Resolving Leaky Closures in Swift

Resolving Leaky Closures in Swift

Closures are self-contained blocks of functionality that can be passed around and used in your code. They are similar to blocks in C and Objective-C and lambda functions in other programming languages. Closures can capture and store references to any constants and variables from the context in which they are defined. This is known as closing over those constants and variables.

 

Closures is a powerful feature in Swift, but it does demand caution in some cases.

Classes and Closures are both reference types. Because a closure can capture values from its surrounding scope, a closure can create a reference cycle.

 

For example:

class User {
    let firstName: String
    let lastName: String
    lazy var fullName: () -> String = {
    return "\(self.firstName) (\(self.lastName))"
    }

init(firstName: String, lastName: String) {
    self.firstName = firstName
    self.lastName = lastName
    }

deinit {
    print("Deallocated User")
    }
}

var newUser: User? = User(firstName: "John", lastName: "Doe")

user?.fullName()

user = nil

As we know, all references declared in Swift are by default strong references. The newUser instance of the User class, holds a strong reference to the Closure stored in the fullName property. And, the Closure stored in the fullName property also holds a strong reference to the newUser instance i.e. self. This results in what we call as a strong reference cycle. Being a cyclic reference, the deinit of the class is never involved, and the ARC will never remove the reference from memory thus leading to a memory leak.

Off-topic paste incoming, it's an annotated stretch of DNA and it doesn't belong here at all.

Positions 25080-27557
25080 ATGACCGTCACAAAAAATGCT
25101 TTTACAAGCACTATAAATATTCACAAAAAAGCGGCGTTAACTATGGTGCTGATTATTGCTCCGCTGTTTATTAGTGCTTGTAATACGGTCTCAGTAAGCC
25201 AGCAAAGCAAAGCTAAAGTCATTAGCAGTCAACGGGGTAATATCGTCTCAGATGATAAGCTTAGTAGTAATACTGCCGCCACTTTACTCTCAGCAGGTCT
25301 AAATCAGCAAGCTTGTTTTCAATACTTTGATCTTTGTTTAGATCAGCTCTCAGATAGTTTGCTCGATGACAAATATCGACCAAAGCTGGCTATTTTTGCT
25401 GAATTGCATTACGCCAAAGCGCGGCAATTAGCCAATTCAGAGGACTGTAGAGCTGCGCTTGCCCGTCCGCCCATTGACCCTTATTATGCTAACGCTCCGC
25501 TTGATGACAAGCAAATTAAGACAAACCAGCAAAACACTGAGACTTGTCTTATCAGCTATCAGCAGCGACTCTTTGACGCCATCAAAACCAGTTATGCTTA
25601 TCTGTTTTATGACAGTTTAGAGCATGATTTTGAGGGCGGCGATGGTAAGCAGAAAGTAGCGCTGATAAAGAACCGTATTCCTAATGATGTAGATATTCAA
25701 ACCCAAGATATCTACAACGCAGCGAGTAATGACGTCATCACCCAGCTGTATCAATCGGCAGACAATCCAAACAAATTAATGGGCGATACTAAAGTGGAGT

This is a typical situation that demands caution whilst using Closures. To resolve this kind of a problem we can use a Capture List…

 

Defining a Capture List

The references a Closure holds to reference types are strong by default. We can change this behaviour by defining a capture list. The capture list determines how values used inside the closure should be captured.

 

Weak capturing

A weak reference type keeps a weak reference to the instance it references. This means that the reference to the instance will not be accounted for by the ARC. A weak instance is deallocated if there exists no other strong reference to the instance.

class User {
    let firstName: String
    let lastName: String
    lazy var fullName: () -> String = { [weak self] in
    return "\(self.firstName) (\(self.lastName))"
    }
}

In the above code, the “weak self” defines the reference to the self within the closure, as a weak reference, and hence the cyclic reference is avoided.

Unowned capturing

Unowned references are similar to weak references in that they don’t keep a strong reference to the instance they are referencing. The difference is unowned reference is always expected to have a value.

Title

class User {
    let firstName: String
    let lastName: String
    lazy var fullName: () -> String = { [unowned self] in
    return "\(self.firstName) (\(self.lastName))"
    }
}

The above 2 examples show how Capture list can be used to avoid reference cycles and hence memory leaks in closures.